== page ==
‘Quiet quitting’ may be of the moment, but is it new?

A person wearing a cream shirt in Northeastern's ISEC building.
Photo by Adam Glanzman/Northeastern University

Few social media phenomena have managed to garner wide attention like the “quiet quitting” craze, popularized on TikTok, has this summer. 

What is quiet quitting? Contrary to what it sounds like, it’s not actually about leaving your job—or doing so quietly. As one TikTok user describes it, quiet quitting is instead about “quitting the idea of going above and beyond” in the workplace. In other words, doing only what your employer expects of you—and nothing more. It’s the “art of having a job without letting it take over your life,” Derek Thompson writes in The Atlantic.

Headshot of Jamie Ladge.
Jamie Ladge, associate professor in the Management and Organizational Development Group of the D’Amore-McKim School of Business. Photo by Matthew Modoono/Northeastern University

But some see quiet quitting as just “new packaging for old problems,” issues that different generations of workers have experienced in ways unique to time and place—but which are perennially the same. 

“Isn’t this just about boundary-setting in the workplace, or trying to figure out your work-life balance?” asks Jamie Ladge, associate professor in the Management and Organizational Development Group of the D’Amore-McKim School of Business.

Ladge acknowledges that those likely to identify as “quiet quitters” are millennials and Gen Zers, who are more in tune with social issues, such as gender inequality, mental health and injustice in the workplace.

“I think this is another social movement that goes beyond just worker’s rights, but bodily and personal rights also,” she says. “This advocacy is really just a form of protest on the part of employees, who are saying, ‘I matter just as much as the organization matters.’” 

Quiet quitting, Ladge says, runs up against another phenomenon often cited in the business  literature—and one that can be seen in offices across the U.S.—called “organizational citizenship behavior.” It describes situations where employees do, in fact, go “above and beyond” at work, on their own terms and without being asked to do so. 

The sudden popularity of quiet quitting comes as companies grapple with a still-tight labor market, pandemic shocks to supply chains and shifting attitudes toward remote work. It also comes amid a broader conversation about “hustle culture” that’s come to define the constant busyness and obsession with work and productivity.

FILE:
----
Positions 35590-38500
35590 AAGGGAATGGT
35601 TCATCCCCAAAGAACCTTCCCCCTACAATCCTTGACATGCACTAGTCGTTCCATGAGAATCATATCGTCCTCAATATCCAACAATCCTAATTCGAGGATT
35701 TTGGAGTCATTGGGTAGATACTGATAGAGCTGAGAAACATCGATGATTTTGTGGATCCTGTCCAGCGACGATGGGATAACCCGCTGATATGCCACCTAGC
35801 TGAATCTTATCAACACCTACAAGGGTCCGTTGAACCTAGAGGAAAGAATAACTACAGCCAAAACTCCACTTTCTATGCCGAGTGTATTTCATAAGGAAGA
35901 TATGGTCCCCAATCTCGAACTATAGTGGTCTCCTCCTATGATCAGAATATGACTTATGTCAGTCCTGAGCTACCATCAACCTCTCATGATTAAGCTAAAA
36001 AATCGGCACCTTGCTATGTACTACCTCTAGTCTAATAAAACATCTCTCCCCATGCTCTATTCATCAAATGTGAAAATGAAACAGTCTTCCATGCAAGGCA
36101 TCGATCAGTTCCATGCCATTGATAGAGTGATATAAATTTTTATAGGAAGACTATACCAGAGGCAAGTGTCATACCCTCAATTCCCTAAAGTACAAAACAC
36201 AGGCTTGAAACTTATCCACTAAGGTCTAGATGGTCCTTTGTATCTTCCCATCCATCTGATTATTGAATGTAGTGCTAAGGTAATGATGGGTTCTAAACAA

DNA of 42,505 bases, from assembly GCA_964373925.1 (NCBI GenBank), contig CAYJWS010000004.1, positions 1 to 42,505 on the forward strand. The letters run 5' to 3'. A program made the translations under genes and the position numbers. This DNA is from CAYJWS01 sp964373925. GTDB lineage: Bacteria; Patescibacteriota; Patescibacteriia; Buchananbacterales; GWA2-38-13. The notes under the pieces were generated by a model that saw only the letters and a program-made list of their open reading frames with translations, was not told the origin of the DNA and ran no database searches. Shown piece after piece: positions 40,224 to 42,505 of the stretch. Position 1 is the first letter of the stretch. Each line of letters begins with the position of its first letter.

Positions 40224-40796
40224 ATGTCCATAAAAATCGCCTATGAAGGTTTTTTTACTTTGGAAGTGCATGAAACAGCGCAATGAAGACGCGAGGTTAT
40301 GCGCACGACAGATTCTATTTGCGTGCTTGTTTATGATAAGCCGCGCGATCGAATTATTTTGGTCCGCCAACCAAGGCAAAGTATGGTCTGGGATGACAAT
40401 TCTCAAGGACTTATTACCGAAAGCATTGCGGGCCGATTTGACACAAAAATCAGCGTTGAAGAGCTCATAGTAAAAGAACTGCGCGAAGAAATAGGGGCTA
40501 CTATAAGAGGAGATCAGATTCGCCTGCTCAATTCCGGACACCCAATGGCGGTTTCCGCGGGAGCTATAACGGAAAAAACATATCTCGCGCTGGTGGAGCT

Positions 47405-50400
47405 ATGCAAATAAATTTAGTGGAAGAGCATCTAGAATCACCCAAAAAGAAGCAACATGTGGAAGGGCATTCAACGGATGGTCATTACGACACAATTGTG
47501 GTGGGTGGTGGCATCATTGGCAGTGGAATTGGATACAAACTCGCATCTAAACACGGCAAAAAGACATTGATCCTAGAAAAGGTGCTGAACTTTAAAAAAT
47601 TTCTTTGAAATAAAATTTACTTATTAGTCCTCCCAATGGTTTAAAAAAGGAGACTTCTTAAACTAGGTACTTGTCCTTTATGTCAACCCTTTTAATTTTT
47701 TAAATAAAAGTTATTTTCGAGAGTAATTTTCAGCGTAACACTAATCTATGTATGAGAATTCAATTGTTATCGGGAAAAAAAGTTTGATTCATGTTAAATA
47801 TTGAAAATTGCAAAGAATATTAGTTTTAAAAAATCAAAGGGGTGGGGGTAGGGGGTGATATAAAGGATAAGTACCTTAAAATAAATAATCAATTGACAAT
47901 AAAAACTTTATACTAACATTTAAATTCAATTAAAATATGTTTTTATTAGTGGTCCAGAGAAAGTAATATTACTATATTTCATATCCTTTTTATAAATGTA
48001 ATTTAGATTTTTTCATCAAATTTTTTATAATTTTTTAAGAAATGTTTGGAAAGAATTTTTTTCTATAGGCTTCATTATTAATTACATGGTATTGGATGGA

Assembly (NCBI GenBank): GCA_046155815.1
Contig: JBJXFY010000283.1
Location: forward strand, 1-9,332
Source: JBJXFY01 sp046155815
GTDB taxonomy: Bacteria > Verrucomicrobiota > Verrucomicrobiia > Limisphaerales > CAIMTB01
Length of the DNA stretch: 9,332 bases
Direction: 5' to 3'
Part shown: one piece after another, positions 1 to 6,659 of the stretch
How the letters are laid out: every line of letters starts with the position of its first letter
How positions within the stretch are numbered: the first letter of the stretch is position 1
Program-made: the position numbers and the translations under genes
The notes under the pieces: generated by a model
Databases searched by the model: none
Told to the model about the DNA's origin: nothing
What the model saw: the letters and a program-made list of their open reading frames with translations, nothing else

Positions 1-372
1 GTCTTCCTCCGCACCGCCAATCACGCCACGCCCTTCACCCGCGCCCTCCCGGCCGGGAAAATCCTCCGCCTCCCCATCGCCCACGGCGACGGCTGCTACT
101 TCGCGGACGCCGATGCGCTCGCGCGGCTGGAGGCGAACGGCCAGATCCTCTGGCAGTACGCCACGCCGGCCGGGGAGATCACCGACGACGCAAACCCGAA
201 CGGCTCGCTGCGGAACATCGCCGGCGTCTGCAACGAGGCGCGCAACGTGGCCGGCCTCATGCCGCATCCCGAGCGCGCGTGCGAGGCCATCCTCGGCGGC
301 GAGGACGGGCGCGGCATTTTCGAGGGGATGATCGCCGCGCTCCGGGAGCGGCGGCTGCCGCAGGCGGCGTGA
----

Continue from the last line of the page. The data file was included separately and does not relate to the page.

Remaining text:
And as a result of the COVID-19 pandemic, workers are finding they have more leverage than before. 

“In general, it’s a really difficult, tight economy,” Ladge says. “There are lots of jobs, and people are jumping around and switching careers more than before. But they’re coming back on their own terms, because it’s now the employee holding all the cards.”

Ladge says quiet quitting might be putting pressure on employers and companies to respond by evaluating retention strategies and normalizing compromise.  

“I’m not saying that companies shouldn’t focus on productivity, but they should also be focused on employee engagement and job satisfaction,” Ladge says. “There are countless studies that show when workers are engaged and happy at work, they’re generally more productive.”

That also includes, Ladge says, a greater focus on employee health and wellbeing that is at the heart of the quiet quitting movement. 

“The new retention strategy has to be about meeting in the middle,” Ladge says. “We talk a lot in management about job crafting, where employees and managers sit down and craft the roles based on the individual employee’s skill sets and passions. This is a really important retention strategy.”

One thing is certain, however: employers shouldn’t kowtow to a worker’s every demand, she says. Improving the workplace requires good faith negotiation and compromise between employers and employees.

“There needs to be some universal set of norms and professional standards in place,” Ladge says. 

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